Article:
I really need to start putting warning labels on each goat I sell. I’m thinking about, “WARNING! Goats can be addictive.” That should cover it and no one will think to blame me when they go from one goat to fifty. One friend bought four from me and in less than a year, she had a hundred. She loved the four she got from me so much that she bred them and then went out and bought more and before a year had past, she had one hundred.
She let her addiction to goats get control of her. Now, me, I am in control of my addiction. I am quite content with my one hundred and fifty to two hundred or so. So, how can you tell if you have a goat addiction?
One mark of addiction is when all you think about is goats. You relive past experiences of goats, such as that cute little kid that comes up wanting a hugging. Or, that wonderful doe that kids and gives you the chunkiest, cutest babies you’ve ever seen. Or, that big buck that quietly comes up to your side and respectfully asks for a petting.
Your thinking is consumed with planning for the care of the goats, wormings, shots, better housing, trimming feet, bringing in really good hay for the winter. You spend a lot of time studying bloodlines and thinking who to breed to whom. Scheming when to kid and getting set up for that fantastic occasion. What it all boils down to is most of your thought process is about goats.
Another mark of addiction is when every spare and not spare moment is spent with the goats. Sure, you are having to worm, give shots, trim feet, feed, etc., but when you don’t have to do that and you just find yourself wandering around with the goats. You find yourself spending time with them before going to work, checking them over, feeding. Then you spend time with them when you come back from work, feeding, checking them over and wandering around with them.
You no longer take vacations any more, at least no longer than a day vacation. Because, really, who’s good enough to take care of your goats? Your vacations are now spent kidding, which you have put in a lot of time and planning so you could be there when the girls kid.
Now, some of us don’t even have a nine to five job. We say our job, our business is the goats. We set ourselves up with little business cards, websites, advertise. Twenty-four seven we are with the goats, but what we are hiding is that we are secretly addicted to the goats.
You ask that if you are so addicted to goats, how can you stand to sell them? Some can’t stand to sell them and don’t. Other addicts are extremely proud of the product they are producing and will put some up for sale in order to afford to keep improving their goats, feeding them the best, affording the best care, able to afford another really good buck to introduce to the herd. But, you will notice they never sell all their goats, and they keep certain ones back that will never leave the place, because they just can’t bear to be without them. Keeping those few forever helps them to sell some of their wonderful, wonderful goats.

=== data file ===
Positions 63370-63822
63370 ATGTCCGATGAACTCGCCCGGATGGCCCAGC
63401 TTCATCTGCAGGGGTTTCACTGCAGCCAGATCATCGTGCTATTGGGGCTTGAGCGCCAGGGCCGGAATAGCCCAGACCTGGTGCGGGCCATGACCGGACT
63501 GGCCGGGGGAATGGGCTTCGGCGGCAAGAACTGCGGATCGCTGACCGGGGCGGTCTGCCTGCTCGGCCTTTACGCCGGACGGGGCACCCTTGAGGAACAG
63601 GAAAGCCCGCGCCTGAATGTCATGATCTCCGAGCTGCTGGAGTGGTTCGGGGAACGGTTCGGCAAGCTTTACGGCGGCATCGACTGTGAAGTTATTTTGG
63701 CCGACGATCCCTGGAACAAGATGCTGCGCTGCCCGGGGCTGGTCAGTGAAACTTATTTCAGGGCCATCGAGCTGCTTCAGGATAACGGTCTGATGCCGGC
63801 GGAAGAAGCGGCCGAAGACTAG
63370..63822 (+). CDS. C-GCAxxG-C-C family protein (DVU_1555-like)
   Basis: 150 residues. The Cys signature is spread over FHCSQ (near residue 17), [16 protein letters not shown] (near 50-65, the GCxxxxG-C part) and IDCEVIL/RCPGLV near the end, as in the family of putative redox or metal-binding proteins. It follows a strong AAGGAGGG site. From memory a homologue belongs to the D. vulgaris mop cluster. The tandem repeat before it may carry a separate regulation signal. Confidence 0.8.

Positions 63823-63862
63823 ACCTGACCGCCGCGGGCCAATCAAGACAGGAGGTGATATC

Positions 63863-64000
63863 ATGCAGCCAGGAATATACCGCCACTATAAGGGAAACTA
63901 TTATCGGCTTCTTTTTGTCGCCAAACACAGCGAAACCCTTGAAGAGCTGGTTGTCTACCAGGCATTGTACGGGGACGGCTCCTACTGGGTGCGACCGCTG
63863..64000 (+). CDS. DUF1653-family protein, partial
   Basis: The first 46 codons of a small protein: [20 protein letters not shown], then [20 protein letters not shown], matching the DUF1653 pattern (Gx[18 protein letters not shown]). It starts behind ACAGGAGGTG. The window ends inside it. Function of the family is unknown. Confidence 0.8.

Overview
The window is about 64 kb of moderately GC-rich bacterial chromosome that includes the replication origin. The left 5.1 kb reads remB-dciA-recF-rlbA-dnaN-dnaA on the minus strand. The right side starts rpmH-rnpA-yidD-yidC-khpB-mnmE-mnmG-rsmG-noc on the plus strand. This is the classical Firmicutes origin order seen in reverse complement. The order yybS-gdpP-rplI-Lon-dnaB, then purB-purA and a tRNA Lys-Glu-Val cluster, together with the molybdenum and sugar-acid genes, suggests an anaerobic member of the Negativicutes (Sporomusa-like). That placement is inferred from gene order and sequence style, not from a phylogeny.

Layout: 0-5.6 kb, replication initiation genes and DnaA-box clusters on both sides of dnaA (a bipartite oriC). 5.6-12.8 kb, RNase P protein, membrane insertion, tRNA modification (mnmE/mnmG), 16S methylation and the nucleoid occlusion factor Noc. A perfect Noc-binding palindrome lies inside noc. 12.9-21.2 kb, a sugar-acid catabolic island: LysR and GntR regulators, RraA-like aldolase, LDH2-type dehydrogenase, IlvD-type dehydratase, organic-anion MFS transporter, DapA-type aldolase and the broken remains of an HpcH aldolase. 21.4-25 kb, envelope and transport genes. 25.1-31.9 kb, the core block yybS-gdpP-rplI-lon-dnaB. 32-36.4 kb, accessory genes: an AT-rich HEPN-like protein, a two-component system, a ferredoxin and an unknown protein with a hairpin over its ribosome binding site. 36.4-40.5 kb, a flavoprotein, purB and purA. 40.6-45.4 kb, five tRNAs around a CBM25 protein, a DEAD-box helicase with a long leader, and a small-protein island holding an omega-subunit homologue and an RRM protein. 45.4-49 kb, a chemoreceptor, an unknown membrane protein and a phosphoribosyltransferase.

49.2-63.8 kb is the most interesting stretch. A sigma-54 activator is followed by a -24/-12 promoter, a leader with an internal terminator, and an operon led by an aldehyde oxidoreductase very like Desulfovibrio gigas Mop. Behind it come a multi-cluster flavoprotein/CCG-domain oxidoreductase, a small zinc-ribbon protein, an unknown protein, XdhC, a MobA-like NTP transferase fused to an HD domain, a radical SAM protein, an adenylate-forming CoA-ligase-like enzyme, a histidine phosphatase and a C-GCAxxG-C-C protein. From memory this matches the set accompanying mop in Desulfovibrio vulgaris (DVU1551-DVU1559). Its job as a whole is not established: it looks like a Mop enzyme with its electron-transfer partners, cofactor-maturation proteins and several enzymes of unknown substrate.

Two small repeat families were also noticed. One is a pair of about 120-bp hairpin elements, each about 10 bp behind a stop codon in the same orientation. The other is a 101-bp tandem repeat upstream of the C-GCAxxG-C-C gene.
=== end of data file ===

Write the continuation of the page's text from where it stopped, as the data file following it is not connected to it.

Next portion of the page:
Goat addicts find that they just don’t quite tell the truth to family on how many goats they really do have. People don’t understand the goat addict. They make it sound like you just might have too many goats. Why, just the other day Lee was standing beside me near the pasture gate watching this absolutely beautiful wave of white shiny goats with red heads flow down the hill, heading to the barn. It was just breath taking to see so many beautiful goats.
Lee asked, “Uh, just how many goats do we have?”
I replied as sincerely as possible, “Three or four.”
Counting is something goat addicts do not do. I remember a good friend who got goats but got hooked on the livestock guard dogs protecting them. She loved and admired those dogs. She always said livestock guard dogs are like eating potato chips, you can’t have just one. I believe she had one dog for each goat she had and she had a rather large herd of goats. But, I didn’t count the dogs. I understand an addict when I see one. And, I knew the answer if I had asked how many dogs she had.
Now, back to that label to glue on the goats. Maybe instead I’d just better put a big sign up by the driveway, “CAUTION: Goats can be habit forming.” And, then make them sign a waiver that they understand this and I am not responsible for what happens after they get their first goat. That just might work. They might try to say that the label on the goat was too small of print and they couldn’t read it when they bought it. Ah, here comes the next addict now, pulling into the driveway.